San Marcos PD fires troubled sergeant at center of fatal crash, stun gun incident

Sgt. Ryan Hartman given indefinite suspension Tuesday evening for dereliction of duty and insubordination

Sgt. Ryan Hartman has been terminated by the San Marcos Police Department (Joshua Saunders, KSAT)

SAN MARCOS, Texas – A troubled San Marcos police sergeant who hit and killed a woman while driving off duty with an open alcohol container only to return to duty and get suspended for using a stun gun on a compliant man has been terminated by the department, city officials confirmed Wednesday.

Sgt. Ryan Hartman, a 14-year veteran of SMPD, was given an indefinite suspension Tuesday evening for misconduct related to dereliction of duty and insubordination, a city spokeswoman confirmed.

San Marcos officials declined to release additional details.

Hartman could appeal his termination to a civil service commission or a third-party arbitrator.

Bungled investigations by multiple law enforcement agencies allowed Hartman to return to duty without being arrested or disciplined for the June 2020 crash in Lockhart, which killed 56-year-old Jennifer Miller and critically injured her partner, Pam Watts.

The F-250 pickup truck driven by Hartman, which is registered to his wife and her father, was traveling 46 mph when it ran a stop sign near State Highway 130 and plowed into a Honda Accord driven by Watts around 4:15 p.m. on June 10, 2020. The posted speed limit in that area was 30 mph, records show.

Lockhart police at first indicated Hartman would be allowed to leave from the scene after being treated for minor injuries.

Officers, however, then detained Hartman after the truck he was driving was flipped back onto its wheels, revealing a double-size 24-ounce can of Dos Equis beer still in a cupholder among the crash debris.

The can still contained several ounces of liquid, which a Lockhart officer recorded himself pouring out near the roadside, the body-camera video showed.

Lockhart police officials have repeatedly refused to say why Hartman was not ordered to go through a standard field sobriety test or a breath test at the scene.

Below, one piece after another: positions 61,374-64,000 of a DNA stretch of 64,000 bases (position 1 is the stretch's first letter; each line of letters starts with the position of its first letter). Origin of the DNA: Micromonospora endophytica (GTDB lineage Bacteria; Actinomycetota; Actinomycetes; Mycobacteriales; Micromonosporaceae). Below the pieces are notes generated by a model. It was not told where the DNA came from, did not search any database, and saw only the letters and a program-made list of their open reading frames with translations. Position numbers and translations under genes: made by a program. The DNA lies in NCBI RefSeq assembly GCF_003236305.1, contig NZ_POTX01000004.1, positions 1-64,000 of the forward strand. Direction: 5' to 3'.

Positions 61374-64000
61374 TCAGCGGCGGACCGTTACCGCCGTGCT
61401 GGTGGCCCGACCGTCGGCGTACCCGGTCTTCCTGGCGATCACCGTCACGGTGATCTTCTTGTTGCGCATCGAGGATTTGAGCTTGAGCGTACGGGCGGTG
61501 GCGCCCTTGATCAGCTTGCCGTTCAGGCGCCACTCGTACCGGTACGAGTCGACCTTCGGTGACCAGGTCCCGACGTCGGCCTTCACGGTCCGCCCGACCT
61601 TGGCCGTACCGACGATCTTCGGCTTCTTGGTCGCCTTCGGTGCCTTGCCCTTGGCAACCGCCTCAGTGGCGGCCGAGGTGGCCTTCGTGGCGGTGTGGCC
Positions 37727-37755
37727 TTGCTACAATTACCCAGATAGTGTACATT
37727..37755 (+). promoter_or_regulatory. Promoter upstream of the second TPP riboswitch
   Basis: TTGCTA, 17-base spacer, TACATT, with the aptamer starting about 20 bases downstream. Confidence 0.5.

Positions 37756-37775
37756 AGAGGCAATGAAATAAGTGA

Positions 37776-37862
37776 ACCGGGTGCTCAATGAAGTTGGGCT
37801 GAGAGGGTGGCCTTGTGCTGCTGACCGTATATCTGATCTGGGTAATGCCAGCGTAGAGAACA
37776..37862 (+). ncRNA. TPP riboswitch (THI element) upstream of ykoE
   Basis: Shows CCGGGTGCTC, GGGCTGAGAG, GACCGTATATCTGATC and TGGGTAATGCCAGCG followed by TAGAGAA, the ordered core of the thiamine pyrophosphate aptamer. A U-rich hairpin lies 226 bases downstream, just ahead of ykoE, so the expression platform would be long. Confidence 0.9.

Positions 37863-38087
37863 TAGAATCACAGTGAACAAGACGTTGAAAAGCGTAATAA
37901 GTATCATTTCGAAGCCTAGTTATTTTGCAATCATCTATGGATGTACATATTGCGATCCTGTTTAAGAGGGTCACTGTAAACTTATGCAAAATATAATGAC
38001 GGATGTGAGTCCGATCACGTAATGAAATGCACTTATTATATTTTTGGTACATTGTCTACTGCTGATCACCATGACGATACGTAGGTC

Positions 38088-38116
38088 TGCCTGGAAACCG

Driving a vehicle with an open alcohol container is a Class C misdemeanor in Texas.

Hartman’s blood was later drawn at a hospital more than three hours after the crash took place, according to court records.

Lab results released in early July 2020, a month after the crash, showed that no alcohol was detected in Hartman’s blood. Later that same month, the criminal district attorney for Caldwell County, where the crash took place, recused himself from the case.

Lockhart police officials in August 2020 filed the case as a criminal negligent homicide, a state jail felony.

Hartman, however, was no-billed by a Caldwell County grand jury on Nov. 1 2020, court records show. The case was presented by the Bastrop County District Attorney.

The no-bill paved the way for Hartman to be returned to duty from administrative leave, since he had not been criminally charged and because SMPD failed to carry out an internal investigation of Hartman while Lockhart PD conducted its criminal investigation.

“Please note -- if this were to happen again, wherein a criminal complaint is alleged against an officer for off-duty behavior, I would not require the Department to wait to internally investigate and possibly sustain misconduct allegations. We need to avoid that in future events and run both (criminal and internal investigations) concurrently. It is sometimes easier and cleaner to rely on the CJ system, but it is often too slow,” said San Marcos Police Chief Stan Standridge in an email sent to other San Marcos city officials last May.

Last January, weeks after Hartman returned to duty, he used a stun gun on a man who was compliant and had his hands up, internal SMPD records obtained by the KSAT 12 Defenders showed.

Hartman was suspended for one week and ordered to go through re-training for de-escalation and officer tactical training following the January incident, records showed.

Hartman, however, elected to forfeit 40 hours of accrued leave instead of serving the one-week suspension he was issued by the department.

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About the Author:

Emmy-award winning reporter Dillon Collier joined KSAT Investigates in September 2016. Dillon's investigative stories air weeknights on the Nightbeat and on the Six O'Clock News. Dillon is a two-time Houston Press Club Journalist of the Year and a Texas Associated Press Broadcasters Reporter of the Year.